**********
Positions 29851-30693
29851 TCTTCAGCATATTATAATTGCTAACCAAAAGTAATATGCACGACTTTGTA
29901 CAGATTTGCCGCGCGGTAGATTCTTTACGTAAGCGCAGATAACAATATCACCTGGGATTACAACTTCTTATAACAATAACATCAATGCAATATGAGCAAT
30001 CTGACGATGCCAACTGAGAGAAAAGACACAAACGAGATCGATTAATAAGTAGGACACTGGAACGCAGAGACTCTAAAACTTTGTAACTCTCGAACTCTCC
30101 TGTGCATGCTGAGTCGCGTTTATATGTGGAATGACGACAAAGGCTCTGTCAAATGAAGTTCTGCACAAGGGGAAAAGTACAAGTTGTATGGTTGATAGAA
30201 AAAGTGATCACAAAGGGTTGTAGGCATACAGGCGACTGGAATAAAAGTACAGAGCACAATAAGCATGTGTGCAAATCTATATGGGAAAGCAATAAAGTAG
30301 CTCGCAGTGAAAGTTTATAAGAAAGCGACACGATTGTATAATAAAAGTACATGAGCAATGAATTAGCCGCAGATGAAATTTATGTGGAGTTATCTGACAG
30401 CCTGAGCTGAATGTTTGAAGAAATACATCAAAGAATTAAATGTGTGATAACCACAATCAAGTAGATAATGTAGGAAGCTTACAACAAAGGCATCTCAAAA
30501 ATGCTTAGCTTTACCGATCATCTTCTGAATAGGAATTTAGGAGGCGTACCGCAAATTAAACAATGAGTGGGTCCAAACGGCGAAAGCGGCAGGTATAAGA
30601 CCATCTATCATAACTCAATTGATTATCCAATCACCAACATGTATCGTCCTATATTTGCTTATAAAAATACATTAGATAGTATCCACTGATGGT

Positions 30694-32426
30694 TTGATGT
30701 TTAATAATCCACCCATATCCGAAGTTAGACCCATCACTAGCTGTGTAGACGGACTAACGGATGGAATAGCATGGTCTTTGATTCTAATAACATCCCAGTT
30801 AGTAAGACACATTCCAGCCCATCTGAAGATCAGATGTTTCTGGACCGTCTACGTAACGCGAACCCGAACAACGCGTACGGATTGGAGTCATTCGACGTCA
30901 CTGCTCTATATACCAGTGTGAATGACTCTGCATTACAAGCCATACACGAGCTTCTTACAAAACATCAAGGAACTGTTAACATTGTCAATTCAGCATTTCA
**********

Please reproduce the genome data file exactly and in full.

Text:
Positions 29851-30693
29851 TCTTCAGCATATTATAATTGCTAACCAAAAGTAATATGCACGACTTTGTA
29901 CAGATTTGCCGCGCGGTAGATTCTTTACGTAAGCGCAGATAACAATATCACCTGGGATTACAACTTCTTATAACAATAACATCAATGCAATATGAGCAAT
30001 CTGACGATGCCAACTGAGAGAAAAGACACAAACGAGATCGATTAATAAGTAGGACACTGGAACGCAGAGACTCTAAAACTTTGTAACTCTCGAACTCTCC
30101 TGTGCATGCTGAGTCGCGTTTATATGTGGAATGACGACAAAGGCTCTGTCAAATGAAGTTCTGCACAAGGGGAAAAGTACAAGTTGTATGGTTGATAGAA
30201 AAAGTGATCACAAAGGGTTGTAGGCATACAGGCGACTGGAATAAAAGTACAGAGCACAATAAGCATGTGTGCAAATCTATATGGGAAAGCAATAAAGTAG
30301 CTCGCAGTGAAAGTTTATAAGAAAGCGACACGATTGTATAATAAAAGTACATGAGCAATGAATTAGCCGCAGATGAAATTTATGTGGAGTTATCTGACAG
30401 CCTGAGCTGAATGTTTGAAGAAATACATCAAAGAATTAAATGTGTGATAACCACAATCAAGTAGATAATGTAGGAAGCTTACAACAAAGGCATCTCAAAA
30501 ATGCTTAGCTTTACCGATCATCTTCTGAATAGGAATTTAGGAGGCGTACCGCAAATTAAACAATGAGTGGGTCCAAACGGCGAAAGCGGCAGGTATAAGA
30601 CCATCTATCATAACTCAATTGATTATCCAATCACCAACATGTATCGTCCTATATTTGCTTATAAAAATACATTAGATAGTATCCACTGATGGT

Positions 30694-32426
30694 TTGATGT
30701 TTAATAATCCACCCATATCCGAAGTTAGACCCATCACTAGCTGTGTAGACGGACTAACGGATGGAATAGCATGGTCTTTGATTCTAATAACATCCCAGTT
30801 AGTAAGACACATTCCAGCCCATCTGAAGATCAGATGTTTCTGGACCGTCTACGTAACGCGAACCCGAACAACGCGTACGGATTGGAGTCATTCGACGTCA
30901 CTGCTCTATATACCAGTGTGAATGACTCTGCATTACAAGCCATACACGAGCTTCTTACAAAACATCAAGGAACTGTTAACATTGTCAATTCAGCATTTCA